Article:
How Much Water Should I Drink?

Water is one of the body's most essential nutrients and accounts for up to 75% of body weight.

Many people struggle to meet their daily fluid needs. The old advice is to drink 8 cups of water per day, but the reality is that everyone is different. Health, activity, gender, exposure to heat, and even what you eat can all impact how much water someone needs. Water serves important roles in our bodies and losing a small percentage of body fluid can lead to a drop in energy levels, weakness, poor mood, and physical performance. Staying well hydrated can help reduce your risk of kidney stones, urinary tract infections, headaches, and constipation. 

Take your body weight and divide it in half. This is the amount of ounces you should strive for daily. For example, if you weigh 160 pounds, your goal should be around 80 ounces per day (10 cups). Exercise and a diet plan may change these needs.

If you are an athlete or do strenuous exercise you would need to increase your fluid intake to account for losses through sweat. If this describes you, it is recommended to take your body weight and multiply that by 0.66 and that will give you the amount of ounces per day. So, for our 160-pound person above, they would need 106 ounces of fluid per day (13 ¼ cups).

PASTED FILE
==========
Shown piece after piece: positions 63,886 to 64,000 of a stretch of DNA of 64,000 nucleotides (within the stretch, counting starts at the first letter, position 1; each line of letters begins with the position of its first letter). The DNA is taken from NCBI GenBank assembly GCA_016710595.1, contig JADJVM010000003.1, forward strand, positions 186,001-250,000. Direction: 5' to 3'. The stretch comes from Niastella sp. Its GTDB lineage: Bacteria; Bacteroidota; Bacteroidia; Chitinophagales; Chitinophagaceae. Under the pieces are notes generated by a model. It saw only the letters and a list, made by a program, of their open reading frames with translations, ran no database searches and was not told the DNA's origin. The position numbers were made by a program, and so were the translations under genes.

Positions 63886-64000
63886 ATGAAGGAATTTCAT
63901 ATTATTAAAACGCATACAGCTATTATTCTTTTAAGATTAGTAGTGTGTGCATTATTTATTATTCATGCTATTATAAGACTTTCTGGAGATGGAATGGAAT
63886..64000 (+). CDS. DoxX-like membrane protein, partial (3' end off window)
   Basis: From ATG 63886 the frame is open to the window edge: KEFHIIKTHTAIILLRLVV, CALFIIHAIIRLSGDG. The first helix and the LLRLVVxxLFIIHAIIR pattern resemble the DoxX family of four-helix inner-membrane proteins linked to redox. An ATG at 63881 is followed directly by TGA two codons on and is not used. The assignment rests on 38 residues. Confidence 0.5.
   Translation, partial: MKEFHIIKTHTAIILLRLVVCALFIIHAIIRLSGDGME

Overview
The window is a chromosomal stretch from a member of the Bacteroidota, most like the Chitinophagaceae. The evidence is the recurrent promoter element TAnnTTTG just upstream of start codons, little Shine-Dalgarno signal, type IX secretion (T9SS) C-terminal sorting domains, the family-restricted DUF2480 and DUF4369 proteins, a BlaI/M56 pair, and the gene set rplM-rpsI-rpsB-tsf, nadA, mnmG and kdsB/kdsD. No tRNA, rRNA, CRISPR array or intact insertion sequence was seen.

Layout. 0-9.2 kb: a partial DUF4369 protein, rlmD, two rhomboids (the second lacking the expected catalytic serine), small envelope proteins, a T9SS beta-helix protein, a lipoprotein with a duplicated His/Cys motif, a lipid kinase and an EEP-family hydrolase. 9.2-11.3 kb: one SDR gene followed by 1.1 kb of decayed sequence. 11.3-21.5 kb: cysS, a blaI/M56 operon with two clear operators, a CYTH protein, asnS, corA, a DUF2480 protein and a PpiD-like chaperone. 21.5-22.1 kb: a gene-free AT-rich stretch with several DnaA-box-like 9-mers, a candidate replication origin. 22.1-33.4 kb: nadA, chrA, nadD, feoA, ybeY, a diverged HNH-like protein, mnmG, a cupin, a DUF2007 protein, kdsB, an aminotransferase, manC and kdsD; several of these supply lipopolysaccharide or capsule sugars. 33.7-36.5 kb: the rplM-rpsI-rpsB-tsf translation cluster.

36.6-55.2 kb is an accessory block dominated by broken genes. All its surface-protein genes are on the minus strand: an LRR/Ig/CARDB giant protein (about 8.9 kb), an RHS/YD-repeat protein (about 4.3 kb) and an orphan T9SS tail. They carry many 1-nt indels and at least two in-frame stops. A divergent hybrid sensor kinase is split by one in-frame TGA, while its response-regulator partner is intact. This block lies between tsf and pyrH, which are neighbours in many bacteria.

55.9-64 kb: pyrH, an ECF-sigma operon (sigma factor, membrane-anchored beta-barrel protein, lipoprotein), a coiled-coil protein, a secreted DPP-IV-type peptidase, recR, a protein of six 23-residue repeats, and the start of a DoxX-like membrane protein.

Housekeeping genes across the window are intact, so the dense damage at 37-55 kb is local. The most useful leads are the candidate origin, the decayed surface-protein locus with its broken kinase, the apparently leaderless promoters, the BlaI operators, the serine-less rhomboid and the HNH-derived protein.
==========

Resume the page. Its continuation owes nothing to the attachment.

20% of our fluid needs come from food sources such as fruits, vegetables, soups, grains and dairy products, the other 80% comes from beverages. Our 160-pound person above, needs 64 oz. of fluids (8 cups) from beverages and the rest from their healthy diet. Carbohydrate foods, such as fruits and vegetables, are high in water content. 

In low carbohydrate diets, you may need to increase your fluids from beverages because you aren’t consuming as many foods with a high water content and because this diet naturally results in loss of water weight. High-fiber diets are also advised to increase their fluid intake. Fiber absorbs more water in the digestive tract, so the more fiber in your diet, the more fluid you should drink to help with digestion.

Monitor your hydration:

1. Urine Color: Your urine color first thing in the morning is a good indicator of hydration status. Lemonade-colored urine signals adequate hydration. Apple-juice colored urine indicates 
dehydration. Vitamin supplements can turn the urine a bright color.

2. Sweat Loss: Change in body weight before and after exercise is used to estimate sweat loss. Weigh yourself prior to exercise and then again when finished. If you lose weight during exercise it should be replaced with 2-3 cups of fluids.

Simple ways to increase your water intake include carrying a refillable water bottle, adding slices of fruits or vegetables to water (such as lemon, lime, or cucumber), drinking a glass with every meal, keep water by your bed at night, and listening to your body.


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